New principal at St. Mary School, Canandaigua, brings passion for literacy, faith
CANANDAIGUA — Lisa Milano has only been principal at St. Mary School for a few weeks, but already the job feels like a perfect fit.
“God has prepared me to do this work, and I’m just happy to be here to do it,” Milano told the Courier on Aug. 8.
Just one week earlier she had replaced Ann Marie Deutsch, who retired after 18 years at the helm of the Canandaigua school.
“I’ve done many things in my career and I’ve worn a lot of hats, and I feel like all of those experiences that I’ve had to this point have led me to be here at St. Mary’s,” Milano said.
St. Mary’s new principal grew up in the small town of New York Mills, west of Utica. She attended Catholic school from kindergarten through eighth grade, and then continued her Catholic education at Notre Dame High School in Utica. During her summer breaks from Notre Dame, Milano worked at a neighborhood center’s child-care facility. She also worked as a playground director, supervising children as they played.
“Every job that I’ve ever had, I worked with kids. I’ve always loved working with kids. It’s just kind of been my calling, I guess,” Milano mused.
After graduating from Notre Dame, Milano enrolled in Syracuse University, where she earned her bachelor’s degree in elementary education. She then became at teacher at St. Patrick School in Owego. Although her tenure there was brief, it greatly influenced the course of her career.
“In the Catholic schools at that time, we didn’t have support teachers, intervention teachers, so I decided to go to Binghamton University and take a class in reading education, because I had to provide reading intervention to these little kids,” Milano said.
During the course of that class, Milano realized helping children learn to read was her passion, so she earned her master’s degree in literacy from Binghamton.
“I just fell in love with the whole idea of unlocking that reading magic for kids. Because I love to read so much, it’s just such a passion for me to teach kids to read and see them develop that same love for reading,” Milano said.
This is challenging because there are so many different philosophies, strategies and programs designed to help children learn to read, and each child is different, she said.
“The truth of the matter is no one (program) works for every child, and so it’s been my passion and my incredible challenge as a reading teacher to find out exactly which strategy works with each child,” Milano said. “I love that challenge, and I love when you can finally unlock that magic for a child and they start to read, and they start to love to read.”
Milano, who has been an educator for more than 30 years, has taught numerous children to read. She taught in the Union-Endicott Central School District and worked for Broome-Tioga BOCES, where she taught other teachers how to help children learn to read. She has taught first, second and third grades and, after earning her certificate in school administration from SUNY Cortland, she was a principal in the Windsor Central School District, which is east of Binghamton.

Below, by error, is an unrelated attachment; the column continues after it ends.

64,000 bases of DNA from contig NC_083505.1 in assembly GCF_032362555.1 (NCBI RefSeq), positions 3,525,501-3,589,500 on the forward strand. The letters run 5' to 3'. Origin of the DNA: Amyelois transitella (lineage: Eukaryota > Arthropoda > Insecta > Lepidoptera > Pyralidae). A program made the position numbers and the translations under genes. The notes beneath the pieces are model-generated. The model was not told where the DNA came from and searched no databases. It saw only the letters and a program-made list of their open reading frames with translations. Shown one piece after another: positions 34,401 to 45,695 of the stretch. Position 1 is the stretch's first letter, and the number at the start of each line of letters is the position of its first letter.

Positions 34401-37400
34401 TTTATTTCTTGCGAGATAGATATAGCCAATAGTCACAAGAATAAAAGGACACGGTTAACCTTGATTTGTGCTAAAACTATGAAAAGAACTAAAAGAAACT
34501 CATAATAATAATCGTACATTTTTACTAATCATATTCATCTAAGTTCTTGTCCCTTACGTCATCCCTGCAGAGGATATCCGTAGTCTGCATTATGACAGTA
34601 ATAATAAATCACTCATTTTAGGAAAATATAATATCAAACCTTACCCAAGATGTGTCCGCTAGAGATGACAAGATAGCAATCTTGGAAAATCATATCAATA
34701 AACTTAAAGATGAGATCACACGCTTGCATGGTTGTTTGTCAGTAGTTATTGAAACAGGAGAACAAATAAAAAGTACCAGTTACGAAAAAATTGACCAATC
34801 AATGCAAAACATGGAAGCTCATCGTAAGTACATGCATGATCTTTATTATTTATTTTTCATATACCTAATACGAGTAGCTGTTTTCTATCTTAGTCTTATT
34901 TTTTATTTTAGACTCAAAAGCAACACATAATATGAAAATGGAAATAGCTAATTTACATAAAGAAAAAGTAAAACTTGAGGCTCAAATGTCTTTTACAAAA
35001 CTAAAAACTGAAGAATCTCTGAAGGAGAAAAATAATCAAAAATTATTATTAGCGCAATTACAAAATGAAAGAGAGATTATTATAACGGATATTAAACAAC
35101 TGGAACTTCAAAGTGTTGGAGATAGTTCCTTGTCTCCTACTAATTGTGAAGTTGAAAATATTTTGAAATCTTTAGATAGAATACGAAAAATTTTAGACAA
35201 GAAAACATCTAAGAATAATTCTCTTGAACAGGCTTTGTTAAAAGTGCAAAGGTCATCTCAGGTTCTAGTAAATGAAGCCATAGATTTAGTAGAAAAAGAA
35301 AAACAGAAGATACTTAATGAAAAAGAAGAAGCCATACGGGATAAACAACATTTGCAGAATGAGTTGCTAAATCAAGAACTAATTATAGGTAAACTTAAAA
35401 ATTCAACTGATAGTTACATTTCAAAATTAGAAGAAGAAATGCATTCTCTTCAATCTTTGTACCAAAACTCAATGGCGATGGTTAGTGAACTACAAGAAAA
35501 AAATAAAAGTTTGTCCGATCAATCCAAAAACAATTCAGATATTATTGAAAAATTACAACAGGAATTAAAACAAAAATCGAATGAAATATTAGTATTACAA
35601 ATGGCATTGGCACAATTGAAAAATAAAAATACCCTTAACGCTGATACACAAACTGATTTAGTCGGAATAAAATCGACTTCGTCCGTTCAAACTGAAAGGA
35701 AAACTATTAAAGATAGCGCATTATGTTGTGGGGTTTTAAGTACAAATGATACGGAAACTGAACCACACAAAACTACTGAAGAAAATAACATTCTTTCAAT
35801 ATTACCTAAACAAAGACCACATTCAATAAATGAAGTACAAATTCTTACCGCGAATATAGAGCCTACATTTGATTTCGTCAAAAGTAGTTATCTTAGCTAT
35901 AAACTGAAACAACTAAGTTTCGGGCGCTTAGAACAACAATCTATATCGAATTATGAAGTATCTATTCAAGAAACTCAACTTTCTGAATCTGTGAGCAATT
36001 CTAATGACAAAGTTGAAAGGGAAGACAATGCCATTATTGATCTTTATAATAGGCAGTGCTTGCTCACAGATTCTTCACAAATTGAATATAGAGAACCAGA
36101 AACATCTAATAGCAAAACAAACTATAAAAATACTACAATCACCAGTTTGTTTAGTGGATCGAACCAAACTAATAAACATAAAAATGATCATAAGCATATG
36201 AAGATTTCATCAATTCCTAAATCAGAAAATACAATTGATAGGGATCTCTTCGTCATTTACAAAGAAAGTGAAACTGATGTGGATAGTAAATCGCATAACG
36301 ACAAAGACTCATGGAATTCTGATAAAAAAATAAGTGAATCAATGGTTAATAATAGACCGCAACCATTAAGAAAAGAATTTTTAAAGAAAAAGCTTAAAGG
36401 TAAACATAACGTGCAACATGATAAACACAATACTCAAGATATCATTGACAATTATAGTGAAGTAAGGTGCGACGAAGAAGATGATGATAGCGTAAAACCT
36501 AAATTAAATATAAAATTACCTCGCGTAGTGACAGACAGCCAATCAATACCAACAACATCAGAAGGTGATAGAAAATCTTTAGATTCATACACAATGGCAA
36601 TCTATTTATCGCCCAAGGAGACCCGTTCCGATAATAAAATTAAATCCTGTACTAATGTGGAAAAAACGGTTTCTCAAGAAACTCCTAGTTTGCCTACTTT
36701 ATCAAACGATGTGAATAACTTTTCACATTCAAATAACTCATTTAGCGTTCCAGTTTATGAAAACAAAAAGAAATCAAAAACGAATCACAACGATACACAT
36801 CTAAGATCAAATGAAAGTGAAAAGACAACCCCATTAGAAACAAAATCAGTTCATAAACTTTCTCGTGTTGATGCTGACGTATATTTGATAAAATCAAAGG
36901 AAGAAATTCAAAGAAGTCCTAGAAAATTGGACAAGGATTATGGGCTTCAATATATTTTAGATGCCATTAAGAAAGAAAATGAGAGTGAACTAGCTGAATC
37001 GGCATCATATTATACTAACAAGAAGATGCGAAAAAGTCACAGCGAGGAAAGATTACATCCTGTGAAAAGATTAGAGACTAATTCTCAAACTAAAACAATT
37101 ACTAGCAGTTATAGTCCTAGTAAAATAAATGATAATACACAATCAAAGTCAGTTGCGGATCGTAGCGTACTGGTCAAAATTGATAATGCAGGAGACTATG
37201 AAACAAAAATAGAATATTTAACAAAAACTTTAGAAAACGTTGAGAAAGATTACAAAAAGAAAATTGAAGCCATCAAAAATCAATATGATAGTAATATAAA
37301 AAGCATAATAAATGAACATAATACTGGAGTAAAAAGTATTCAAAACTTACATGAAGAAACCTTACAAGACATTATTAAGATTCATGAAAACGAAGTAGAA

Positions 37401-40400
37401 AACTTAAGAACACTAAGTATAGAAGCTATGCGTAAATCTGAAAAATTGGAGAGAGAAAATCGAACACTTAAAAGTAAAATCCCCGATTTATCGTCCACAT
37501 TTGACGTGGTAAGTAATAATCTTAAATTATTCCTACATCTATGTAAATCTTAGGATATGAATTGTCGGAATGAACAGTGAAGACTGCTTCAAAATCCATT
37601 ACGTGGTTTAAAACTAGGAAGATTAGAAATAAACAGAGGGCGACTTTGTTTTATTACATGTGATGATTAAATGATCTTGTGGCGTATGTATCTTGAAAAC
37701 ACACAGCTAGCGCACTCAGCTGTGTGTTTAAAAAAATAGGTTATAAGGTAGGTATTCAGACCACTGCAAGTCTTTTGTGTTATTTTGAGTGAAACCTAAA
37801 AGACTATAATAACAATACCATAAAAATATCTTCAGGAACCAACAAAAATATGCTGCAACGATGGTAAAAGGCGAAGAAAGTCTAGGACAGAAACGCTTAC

She left the Southern Tier several years ago and moved to Webster to be closer to her daughter, Nicole. In 2017 she became the coordinator of academic intervention services at St. Lawrence School in Greece, where she worked until she took on the principal position at St. Mary.
“I really decided that I wanted to go back to Catholic education because I felt like I was at a point in my faith life where I wanted to give back, and I wanted to be teaching in a faith-filled environment,” Milano explained.
In her role at St. Lawrence, Milano worked one on one with students who needed extra help with reading, which was something she’d missed during her years as a principal and in professional development.
“I had forgotten how much I loved it. I really will always be grateful for that experience at St. Lawrence for helping me fall back in love with teaching,” she said.
Milano plans to find ways to share her love of reading and literacy with her new students at St. Mary. Relatively early in the school year, for instance, she plans to visit each classroom, read a book out loud and tell the students a little bit about her favorite book or her favorite author.
“In the past I have done reading challenges where students have been challenged to read a certain amount of books and then I’ve done some crazy stunt like cartwheels down the hall,” she said. “At St. Lawrence I challenged the students to buy 500 books at the Scholastic Book Fair, and then I dressed up as a dinosaur and went into their classrooms and sang songs on Valentine’s Day.”
Milano also is looking forward to incorporating Scripture into as much as she can at St. Mary.
“I want our students to know who Christ was, how Christ lived, and I want them to understand that he was the model for us, and that’s how we should strive to live our lives. People should see Christ in us,” she said.